Students learn photography principles at a distance
10:20 a.m., Aug. 6, 2012--Students taking a basic photography course at the University of Delaware this summer were able to complete their classwork and develop their skills from such far-flung locations as Utah, Canada and China.
Distance-learning courses which use online tools to deliver videotaped lectures and to bring students together with one another and their instructor in virtual classrooms are increasingly common at UD and other institutions. But, instructor Jon Cox says, they are rare in the Department of Art, where so many classes focus on studio work.
Stitch in time
“I used email, Skype and text messages to keep in touch with my students on a regular basis,” says Cox, who describes his first experience teaching online as “amazing.” In addition, he says, “One of the most exciting aspects of this course was that students were handing in images from all over the world.”
The traditional version of ART 180, “Photographic Approaches,” is normally limited to 30 students, who attend classroom lectures and then complete photography assignments that are later shared and critiqued in class. In the online version, which expanded to include 40 students, students watched Cox’s recorded lectures online and took a short, ungraded quiz at the end of each to assess what they had learned. As with other distance-learning classes, students can go back and replay part or all of a lecture to better understand the material.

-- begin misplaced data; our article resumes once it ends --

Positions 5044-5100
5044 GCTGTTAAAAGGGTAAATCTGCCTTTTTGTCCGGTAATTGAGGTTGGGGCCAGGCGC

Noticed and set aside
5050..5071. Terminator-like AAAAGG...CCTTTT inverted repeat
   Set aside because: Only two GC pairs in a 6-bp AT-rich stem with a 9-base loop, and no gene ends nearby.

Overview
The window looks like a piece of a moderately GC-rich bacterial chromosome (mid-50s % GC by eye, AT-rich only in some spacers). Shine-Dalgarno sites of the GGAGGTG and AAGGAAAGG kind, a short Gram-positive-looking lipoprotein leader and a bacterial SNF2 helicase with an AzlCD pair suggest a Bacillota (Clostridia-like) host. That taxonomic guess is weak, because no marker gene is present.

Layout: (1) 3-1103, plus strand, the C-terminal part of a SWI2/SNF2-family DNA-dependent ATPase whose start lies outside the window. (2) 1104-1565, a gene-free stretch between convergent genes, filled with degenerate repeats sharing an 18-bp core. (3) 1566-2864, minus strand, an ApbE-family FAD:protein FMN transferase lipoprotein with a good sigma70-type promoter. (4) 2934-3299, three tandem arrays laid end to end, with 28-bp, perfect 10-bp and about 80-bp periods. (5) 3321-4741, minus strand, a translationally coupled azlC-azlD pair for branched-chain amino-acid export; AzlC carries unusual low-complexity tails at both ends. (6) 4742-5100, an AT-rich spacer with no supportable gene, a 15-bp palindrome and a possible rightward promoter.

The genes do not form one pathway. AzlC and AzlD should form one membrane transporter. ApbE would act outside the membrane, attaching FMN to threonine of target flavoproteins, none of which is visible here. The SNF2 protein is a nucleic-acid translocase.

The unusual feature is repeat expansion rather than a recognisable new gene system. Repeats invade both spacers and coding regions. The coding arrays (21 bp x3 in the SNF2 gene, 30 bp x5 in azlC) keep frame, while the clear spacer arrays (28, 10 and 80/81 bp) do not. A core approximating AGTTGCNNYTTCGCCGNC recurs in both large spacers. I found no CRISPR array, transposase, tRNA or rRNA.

Assignments included photographing natural settings and portraits, imitating the styles of famous photographers and experimenting with colors and black-and-white images. Student work was posted on the website Cox created for the class, and all members of the class were required to post comments about the work.
“The interaction I had with the students and the participation in discussions was much richer than I had expected,” Cox said. In a traditional classroom, he said, a few students often dominate discussions while some others stay silent, but in the online format, he could ensure that everyone commented.
The students, who kept blogs throughout the course, were asked to write about whether they had achieved their goals in taking the class. Many echoed Cox’s view that the online format had been beneficial.
“This class really made me think about what creates a great photo … lighting, color or even just the situation,” Rachel Harkleroad wrote. “I loved this class even though it was online or maybe because it was online!”
How the class developed
In fall 2011, Cox took part in the UD Online Faculty Fellows program and completed a training course with UD Online program coordinator and instructional designer Jann Sutton. The same semester, he took a graduate course in educational technology and developed the ART 180 online class as his final project, receiving guidance from Fred Hofstetter, professor of education.
Kathleen Pusecker, director of educational assessment, also helped in incorporating student feedback into the class, Cox says.
Article by Ann Manser
Photos courtesy of Jon Cox